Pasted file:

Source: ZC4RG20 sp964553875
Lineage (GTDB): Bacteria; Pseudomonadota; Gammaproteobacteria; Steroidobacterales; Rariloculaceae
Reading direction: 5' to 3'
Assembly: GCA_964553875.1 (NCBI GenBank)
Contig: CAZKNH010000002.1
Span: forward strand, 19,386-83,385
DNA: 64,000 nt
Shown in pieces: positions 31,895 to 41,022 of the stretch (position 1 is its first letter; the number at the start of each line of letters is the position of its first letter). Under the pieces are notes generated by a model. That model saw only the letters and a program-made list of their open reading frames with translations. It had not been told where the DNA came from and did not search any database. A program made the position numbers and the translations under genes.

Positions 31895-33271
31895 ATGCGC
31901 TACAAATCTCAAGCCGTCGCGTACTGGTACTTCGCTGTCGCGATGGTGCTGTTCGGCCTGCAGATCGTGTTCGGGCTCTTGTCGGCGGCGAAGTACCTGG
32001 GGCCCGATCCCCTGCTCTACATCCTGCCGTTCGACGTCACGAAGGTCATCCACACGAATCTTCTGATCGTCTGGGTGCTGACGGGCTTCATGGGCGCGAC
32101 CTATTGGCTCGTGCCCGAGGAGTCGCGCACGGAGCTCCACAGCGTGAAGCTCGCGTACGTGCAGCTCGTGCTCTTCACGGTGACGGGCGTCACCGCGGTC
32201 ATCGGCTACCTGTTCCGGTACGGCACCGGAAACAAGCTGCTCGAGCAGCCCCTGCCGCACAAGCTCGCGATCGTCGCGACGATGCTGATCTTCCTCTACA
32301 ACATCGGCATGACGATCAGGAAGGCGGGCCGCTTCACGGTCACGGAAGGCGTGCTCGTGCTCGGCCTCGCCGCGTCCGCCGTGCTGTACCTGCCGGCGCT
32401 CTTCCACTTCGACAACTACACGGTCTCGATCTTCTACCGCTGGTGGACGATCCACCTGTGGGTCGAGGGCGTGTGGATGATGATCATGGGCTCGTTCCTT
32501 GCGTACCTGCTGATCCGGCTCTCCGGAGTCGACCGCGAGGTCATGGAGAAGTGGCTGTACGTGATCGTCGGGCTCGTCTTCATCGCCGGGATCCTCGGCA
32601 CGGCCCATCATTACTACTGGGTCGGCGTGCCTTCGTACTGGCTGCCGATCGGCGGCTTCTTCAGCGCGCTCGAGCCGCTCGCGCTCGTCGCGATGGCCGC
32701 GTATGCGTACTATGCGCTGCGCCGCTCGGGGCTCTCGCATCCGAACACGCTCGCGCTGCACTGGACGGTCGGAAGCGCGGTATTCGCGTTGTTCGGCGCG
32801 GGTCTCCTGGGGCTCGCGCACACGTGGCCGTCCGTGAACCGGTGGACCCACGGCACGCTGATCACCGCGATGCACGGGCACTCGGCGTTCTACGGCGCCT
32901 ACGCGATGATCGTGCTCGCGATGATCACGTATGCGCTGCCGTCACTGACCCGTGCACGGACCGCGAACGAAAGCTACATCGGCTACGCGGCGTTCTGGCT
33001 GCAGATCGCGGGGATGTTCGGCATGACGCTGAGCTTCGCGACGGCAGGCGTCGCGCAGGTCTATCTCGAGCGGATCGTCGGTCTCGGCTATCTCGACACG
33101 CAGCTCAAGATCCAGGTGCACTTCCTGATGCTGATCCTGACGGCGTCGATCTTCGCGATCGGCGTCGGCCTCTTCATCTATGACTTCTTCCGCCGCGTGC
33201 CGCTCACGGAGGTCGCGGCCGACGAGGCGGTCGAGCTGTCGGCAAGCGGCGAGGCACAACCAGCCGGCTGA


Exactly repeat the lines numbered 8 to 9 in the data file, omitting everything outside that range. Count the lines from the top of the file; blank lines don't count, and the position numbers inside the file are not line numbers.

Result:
Shown in pieces: positions 31,895 to 41,022 of the stretch (position 1 is its first letter; the number at the start of each line of letters is the position of its first letter). Under the pieces are notes generated by a model. That model saw only the letters and a program-made list of their open reading frames with translations. It had not been told where the DNA came from and did not search any database. A program made the position numbers and the translations under genes.

Positions 31895-33271